I am a Christian, and I was also a child of the '80s. Maybe that's why I still have dreamy feelings about Kirk Cameron. I just can't let my Growing Pains crush die. And let's not forget about 2001's Left Behind that was supposed to be a landmark movie for Christians. Finally, we could go to the evil cinema without feeling guilty about it because squeaky-clean Kirk Cameron was representing us onscreen. But I digress.
Now that I've "left behind" my ultra-religious upbringing and have my own family, I have to think for myself. Unfortunately, Kirk Cameron didn't get the same memo. He's still spouting off crazy religious doctrine that alienates 99 percent of people who do not believe in the submissive Christian culture.
Kirk is promoting his newly released movie, Saving Christmas. Because of that, he has some weird religious things to say about the holiday to help families save Christmas from "godless" pagan and Muslim cultures.
I wish I was making this up. Kirk was quoted as saying to women in families, "If you are a mom, if you are a wife, if you’re the keeper of your home, I want you to know that your joy is so important this Christmas."
"Let your children, your family, see your joy in the way you decorate your home this Christmas, in the food that you cook, the songs you sing, the stories you tell, and the traditions that you keep. Invite your whole neighborhood into your Christmas and invite the world into our story of our king and his kingdom."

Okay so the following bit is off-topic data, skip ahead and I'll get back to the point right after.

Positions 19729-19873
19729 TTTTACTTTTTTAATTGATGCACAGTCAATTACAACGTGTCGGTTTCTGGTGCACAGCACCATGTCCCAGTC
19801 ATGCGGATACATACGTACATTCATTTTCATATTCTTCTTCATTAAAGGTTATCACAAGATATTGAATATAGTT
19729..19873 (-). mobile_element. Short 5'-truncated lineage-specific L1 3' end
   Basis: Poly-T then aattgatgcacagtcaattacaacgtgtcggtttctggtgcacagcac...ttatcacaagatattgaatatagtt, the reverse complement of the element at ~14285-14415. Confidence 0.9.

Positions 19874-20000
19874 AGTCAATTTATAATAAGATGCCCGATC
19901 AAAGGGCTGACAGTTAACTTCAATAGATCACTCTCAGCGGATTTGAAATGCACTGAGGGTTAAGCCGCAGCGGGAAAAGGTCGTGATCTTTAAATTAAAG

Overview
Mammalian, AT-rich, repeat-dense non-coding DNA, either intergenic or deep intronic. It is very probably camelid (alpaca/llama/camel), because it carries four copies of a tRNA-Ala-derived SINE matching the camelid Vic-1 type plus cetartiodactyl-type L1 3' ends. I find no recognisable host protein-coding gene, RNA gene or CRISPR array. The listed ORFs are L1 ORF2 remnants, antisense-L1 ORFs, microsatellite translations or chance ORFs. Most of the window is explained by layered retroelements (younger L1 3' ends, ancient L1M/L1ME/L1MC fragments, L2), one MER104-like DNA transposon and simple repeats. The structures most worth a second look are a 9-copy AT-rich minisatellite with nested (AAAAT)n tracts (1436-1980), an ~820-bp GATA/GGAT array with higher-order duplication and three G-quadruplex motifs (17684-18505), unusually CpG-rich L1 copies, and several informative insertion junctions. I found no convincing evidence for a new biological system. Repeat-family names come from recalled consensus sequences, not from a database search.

According to Kirk, women should uphold the tradition of Christmas that centers around Jesus by joyfully spending time in the kitchen and making sure their kids see it. Kirk also had a few suggestions for dads to keep it fair: Do manly, joyful things around the house, like hanging Christmas lights or helping with the dishes.
Kirk's advice is so far off base that it is hard to dive into. He is promoting outdated gender roles, which are no longer the hallmark of a traditional marriage. He is also implying that the salvation of the world depends on a few silly, random acts: Like moms staying in the kitchen and dads puttering about the house. Christian families who want to celebrate Christmas like this are free to do so. But it's important to make the distinction that this is not a Biblical requirement for baby Jesus's birth — it's simply Kirk Cameron's opinion.
Dammit, Kirk. You had one job. Stop saying weird Christian stuff that upsets everybody and start being a cute child actor again.
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